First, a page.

Ever wonder about the potential of specific consumer groups in your market? In this article, Tom Jan Ketelaar, market intelligence specialist at Bugaboo, shows you how Bugaboo uses consumer segments to align marketing with their business growth aspirations.
Bugaboo, the brand mostly known for its innovative strollers, started 24 years ago. At that time, the company introduced a revolutionary baby stroller, which turned into a worldwide success.
Co-founder, Max Barenbrug, has always been fascinated by wheels. He engrained his vision into his companies' DNA and defined the course for the next 20 years to come: to create mobility solutions to make moving from A to B fun and easy.
Bugaboo always aspired to be more than a stroller brand. The general vision of the company is to be a mobility brand. This vision has recently resulted in the introduction of a new product line: a unique luggage system.
From the start, the company’s product solutions have always been inspired by that vision and to a lesser degree driven by the insights stemming from extensive consumer research.
New products emerged to cater to a potential need and were developed with the goal to improve mobility. This vision resulted in new breakthrough products pushed to the market with a design-driven marketing approach. Consumer diversification was product lead as well: a compact stroller for consumers in the city and a rough terrain version with bigger wheels for consumers living in the countryside.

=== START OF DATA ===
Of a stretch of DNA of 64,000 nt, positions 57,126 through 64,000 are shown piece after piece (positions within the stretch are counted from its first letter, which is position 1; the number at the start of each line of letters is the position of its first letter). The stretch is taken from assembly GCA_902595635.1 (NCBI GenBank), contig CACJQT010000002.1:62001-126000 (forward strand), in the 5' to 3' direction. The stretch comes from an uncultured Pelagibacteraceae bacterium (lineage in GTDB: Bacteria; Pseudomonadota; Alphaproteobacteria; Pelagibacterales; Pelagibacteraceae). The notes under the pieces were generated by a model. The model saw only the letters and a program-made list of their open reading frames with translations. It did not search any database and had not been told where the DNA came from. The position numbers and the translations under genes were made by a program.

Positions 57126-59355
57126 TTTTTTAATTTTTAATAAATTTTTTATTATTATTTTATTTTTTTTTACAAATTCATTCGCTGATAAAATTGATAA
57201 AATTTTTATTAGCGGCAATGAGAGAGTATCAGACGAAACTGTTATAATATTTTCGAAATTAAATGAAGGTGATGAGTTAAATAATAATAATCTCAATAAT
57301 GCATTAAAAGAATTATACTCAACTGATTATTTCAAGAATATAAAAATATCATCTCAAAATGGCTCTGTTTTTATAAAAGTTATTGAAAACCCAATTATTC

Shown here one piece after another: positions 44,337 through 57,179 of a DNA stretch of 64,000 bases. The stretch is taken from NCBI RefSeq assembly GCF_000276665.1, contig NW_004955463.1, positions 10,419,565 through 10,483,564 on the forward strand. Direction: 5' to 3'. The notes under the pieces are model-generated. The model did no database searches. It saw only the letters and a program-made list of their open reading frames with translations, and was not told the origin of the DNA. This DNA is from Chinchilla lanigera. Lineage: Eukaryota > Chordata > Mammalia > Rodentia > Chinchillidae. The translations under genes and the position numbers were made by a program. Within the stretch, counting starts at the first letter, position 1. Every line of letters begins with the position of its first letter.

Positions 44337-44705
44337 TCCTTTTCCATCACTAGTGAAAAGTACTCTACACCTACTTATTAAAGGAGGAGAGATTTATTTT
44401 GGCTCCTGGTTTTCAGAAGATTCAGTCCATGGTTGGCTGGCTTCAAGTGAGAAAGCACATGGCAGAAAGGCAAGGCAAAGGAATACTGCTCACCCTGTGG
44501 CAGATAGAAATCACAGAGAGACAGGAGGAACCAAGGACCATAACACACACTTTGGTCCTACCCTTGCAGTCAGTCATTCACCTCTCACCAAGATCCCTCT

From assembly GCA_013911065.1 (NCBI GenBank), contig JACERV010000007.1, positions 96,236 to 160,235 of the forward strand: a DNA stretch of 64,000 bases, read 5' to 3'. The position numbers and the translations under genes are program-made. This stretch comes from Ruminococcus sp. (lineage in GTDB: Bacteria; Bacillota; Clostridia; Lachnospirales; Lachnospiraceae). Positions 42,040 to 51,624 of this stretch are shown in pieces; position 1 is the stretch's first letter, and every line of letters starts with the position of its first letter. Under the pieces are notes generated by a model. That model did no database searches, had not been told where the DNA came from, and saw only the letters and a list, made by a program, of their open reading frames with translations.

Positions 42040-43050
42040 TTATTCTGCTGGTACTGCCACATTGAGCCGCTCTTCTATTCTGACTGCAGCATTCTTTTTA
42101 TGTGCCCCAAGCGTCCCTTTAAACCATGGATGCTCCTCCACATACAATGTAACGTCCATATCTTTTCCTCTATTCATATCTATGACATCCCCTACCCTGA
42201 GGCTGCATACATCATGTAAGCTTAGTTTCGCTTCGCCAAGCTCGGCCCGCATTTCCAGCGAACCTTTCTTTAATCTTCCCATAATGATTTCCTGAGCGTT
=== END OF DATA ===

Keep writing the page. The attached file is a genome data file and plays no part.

Over the years Bugaboo was able to position itself as the premium brand for baby strollers that people valued enough to pay the high-segment prize.
Changing marketing approach
As competition increased over time, Bugaboo also had to change their research approach. From a product-driven focus to a consumer-driven focus. In today’s global economy where consumers buy products online from all over the world, it is challenging though critical for a brand like Bugaboo to know who their consumers are. Bugaboo decided they needed to have a tool, a model to help them understand drivers of consumer behavior. Glocalities has proven to be that model. They started working with Glocalities three years ago, as of the time of this interview.
Understanding consumer drivers
Before Bugaboo used Glocalities, consumer groups were based on a common sense approach - not backed with lots of data. People may either feel attracted to Bugaboo by its product performance, its sophisticated styling or from a more aspirational angle.
Although that segmentation served its purpose for some time, it was too simplistic to remain useful in today’s global economy – besides for it not being backed up by data.
Glocalities values-based model
Bugaboo decided to embrace the Glocalities values-based segmentation model. Not only did it fit with the culture of Bugaboo – while making use of the ’freedom’ and ‘innovation’ dimensions – but it also offered insights into the potential of consumer groups across various countries.